The Challenge of Resource Management - [Optional] - Water (Paper 2) Flashcards Preview

SHHS - AQA GCSE Geography > The Challenge of Resource Management - [Optional] - Water (Paper 2) > Flashcards

Flashcards in The Challenge of Resource Management - [Optional] - Water (Paper 2) Deck (46)
Loading flashcards...

What is 'water security'?

Having access to enough clean, safe drinking water that aids well being and economic development


What is meant by water deficit?

Supply of water is lower than the demand


What is meant by water surplus

Supply of water is higher than demand


Which areas of the world have a water deficit?

Drier areas such as Australia, Northern Africa (Sahara) and Southern Africa, The Middle East.


Which areas of the world have a water surplus?

  • Typically, equatorial locations such as the Amazon, Brazil.
  • Mid-latitudes in the Northern Hemisphere such as Europe and North America.


What is water security?

When a country has a water surplus. They have a higher supply of water than they demand.


What is meant by water insecurity?

When a country has a water deficit. Their demand is higher than their supply of water.


What is 'water stress'?

When an area does not have

1. Access water

2. Access clean, safe water

3. The natural flows of water to sustain rivers etc


How is water security linked to well-being?

  • Water aids crop production which secures a source of food and income
  • Not having to travel daily for water enables children to go to school
  • Improves the quality of life


Why is water consumption increasing?

  • People are becoming wealthier
  • Diets are changing - more variety is demanded which increases water in food production
  • Energy production is changing which now involves higher levels of water
  • Increasing urbanisation increases population demand for water i.e. domestic uses.


Identify the 6 factors that affect water availability

  1. Climate - rainfall patterns
  2. Poverty - some places have to share water sources
  3. Poor infrastructure - limited pipes to bring water to communities
  4. Pollution - some water is highly contaminated with industrial pollution
  5. Geology - the rock type in an area dictates how much water is stored underground
  6. Over abstraction - water is removed from the ground quicker than it replenishes which reduces the water table.


List the impacts of water insecurity

  1. Waterborne diseases
  2. Water pollution
  3. Lowering food production
  4. Changing industrial output
  5. Conflict


What are waterborne diseases?

Diseases that affect people who drink contaminated water. e.g. cholera, dysentery.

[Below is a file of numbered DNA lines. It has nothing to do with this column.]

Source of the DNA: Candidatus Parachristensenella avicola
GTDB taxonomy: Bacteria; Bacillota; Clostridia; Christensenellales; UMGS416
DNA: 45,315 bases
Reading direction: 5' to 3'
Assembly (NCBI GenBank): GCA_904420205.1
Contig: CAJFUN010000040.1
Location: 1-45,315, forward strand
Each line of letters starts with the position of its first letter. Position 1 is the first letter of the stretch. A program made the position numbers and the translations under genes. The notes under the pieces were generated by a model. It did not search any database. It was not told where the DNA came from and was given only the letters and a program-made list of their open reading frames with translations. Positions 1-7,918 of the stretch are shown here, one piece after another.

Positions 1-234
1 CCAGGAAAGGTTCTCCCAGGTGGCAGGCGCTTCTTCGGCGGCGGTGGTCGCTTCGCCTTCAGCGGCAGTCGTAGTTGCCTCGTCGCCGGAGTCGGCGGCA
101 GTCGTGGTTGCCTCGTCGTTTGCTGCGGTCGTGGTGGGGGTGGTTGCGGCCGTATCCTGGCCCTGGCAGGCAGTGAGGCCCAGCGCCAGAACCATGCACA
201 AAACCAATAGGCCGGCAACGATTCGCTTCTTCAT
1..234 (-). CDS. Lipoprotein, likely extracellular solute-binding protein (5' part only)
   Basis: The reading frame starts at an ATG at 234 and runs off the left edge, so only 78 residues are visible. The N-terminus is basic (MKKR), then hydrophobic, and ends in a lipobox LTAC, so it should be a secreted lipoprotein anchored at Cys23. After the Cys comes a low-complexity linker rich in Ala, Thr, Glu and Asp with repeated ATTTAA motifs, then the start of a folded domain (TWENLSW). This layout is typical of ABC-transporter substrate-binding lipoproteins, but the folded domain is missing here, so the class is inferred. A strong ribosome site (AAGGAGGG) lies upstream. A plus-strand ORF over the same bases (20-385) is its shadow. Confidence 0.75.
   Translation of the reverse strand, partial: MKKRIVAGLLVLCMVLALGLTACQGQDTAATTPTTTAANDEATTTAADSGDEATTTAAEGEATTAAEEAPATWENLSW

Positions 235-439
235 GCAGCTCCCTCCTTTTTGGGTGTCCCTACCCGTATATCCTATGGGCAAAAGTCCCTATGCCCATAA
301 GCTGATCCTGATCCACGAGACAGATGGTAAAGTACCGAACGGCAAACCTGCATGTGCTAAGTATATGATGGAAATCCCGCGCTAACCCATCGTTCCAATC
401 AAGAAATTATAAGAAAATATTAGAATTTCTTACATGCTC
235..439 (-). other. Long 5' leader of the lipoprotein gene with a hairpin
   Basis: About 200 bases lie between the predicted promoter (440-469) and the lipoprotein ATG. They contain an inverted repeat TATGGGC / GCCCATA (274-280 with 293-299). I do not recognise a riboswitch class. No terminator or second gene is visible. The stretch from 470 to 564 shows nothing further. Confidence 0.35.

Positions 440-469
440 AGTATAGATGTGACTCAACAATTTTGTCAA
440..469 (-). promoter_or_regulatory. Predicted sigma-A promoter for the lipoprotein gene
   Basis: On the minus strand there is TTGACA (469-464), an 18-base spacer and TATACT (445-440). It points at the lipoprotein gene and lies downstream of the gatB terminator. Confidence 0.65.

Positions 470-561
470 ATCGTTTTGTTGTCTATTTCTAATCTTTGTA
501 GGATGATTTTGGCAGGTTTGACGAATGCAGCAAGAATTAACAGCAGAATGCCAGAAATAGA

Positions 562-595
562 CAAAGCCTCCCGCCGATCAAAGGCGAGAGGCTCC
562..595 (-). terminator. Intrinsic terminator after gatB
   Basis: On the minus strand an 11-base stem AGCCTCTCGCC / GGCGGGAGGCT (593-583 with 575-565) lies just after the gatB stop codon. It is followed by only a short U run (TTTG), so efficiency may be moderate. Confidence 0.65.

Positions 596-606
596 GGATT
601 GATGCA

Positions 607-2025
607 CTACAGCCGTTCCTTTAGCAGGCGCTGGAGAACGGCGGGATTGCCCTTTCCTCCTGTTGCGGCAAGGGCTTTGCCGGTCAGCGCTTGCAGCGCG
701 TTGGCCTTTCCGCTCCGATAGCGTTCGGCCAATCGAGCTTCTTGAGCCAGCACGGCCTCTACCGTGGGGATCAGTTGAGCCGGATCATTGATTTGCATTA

How does water insecurity lead to waterborne diseases?

Drinking from unsafe water supplies in places that do not have infrastructure e.g. pipes. This increases the likelihood of disease


How does water insecurity lead to lower food productivity?

Food production requires water. Agricultural practices suffer if there is not an adequate amount of water to tend to crops. As a result, lower supply increases food prices.


How does water insecurity lead to lower industrial output?

Industry requires large amounts of water to be productive. Many factories around the world close in times of water shortage. This reduces productivity and a loss of profits.


How does water insecurity lead to conflict?

  • Many people rely on rivers for a supply of water - building dams in a shared river e.g. the Nile, can restrict flow and cause conflict
  • Some industries do not regulate their waste which means water pollution can occur, affecting some communities source of drinking water.


List 4 strategies that can be used to increase water supply?

  1. Diverting supplies and increasing storage
  2. Building dams and reservoirs
  3. Water transfers
  4. Desalination


How does diverting supplies and increasing water storage increase water supply?

To prevent water lost through evaporation, some water can be diverted and stored underground for times of need.


What is a dam?

A barrier built in a river used to control the flow of water at any given time


What is a reservoir?

An artificially made body of water, usually found behind a dam.


How do dams and reservoirs increase water supply?

Dams can be closed during times of plentiful water, allowing water to be stored and released during times of deficit. This enables sufficient supply of water downstream and prevents loss of water through flooding.


What is a 'water transfer'?

Moving water from an area of surplus to an area of deficit through a network of pipes


How do water transfer schemes increase water supply?

Moving water from one basin to another, shares out water to avoid an area of deficit becoming seriously impacted by a water scarcity.


What is desalination?

Removing salt from sea water.


How does desalination increase water supply?

Removing salt from sea water can solve serious water stress by creating freshwater for human use.


What are the problems with desalination?

  • It is expensive It requires a lot of energy
  • Water has to be transported inland which costs and causes emissions
  • LICs may not be able to afford to do this


Briefly describe China's water transfer scheme

It transfer water from the South (which receives more rainfall) to the North (which is drier). It has three planned routes that can channel water each year


What are the advantages of China's water transfer scheme?

+ Relieved water shortages in the North

+ More even industrial development as industry can set up in the North

+ It has opened up more potential farmland as there is more available water for irrigation


What are the disadvantages of China's water transfer scheme?

- Constructing the scheme often floods land

- Water is not equally shared

- it is very expensive so is therefore used mainly by the urban rich

- Puts stress on water sources in the South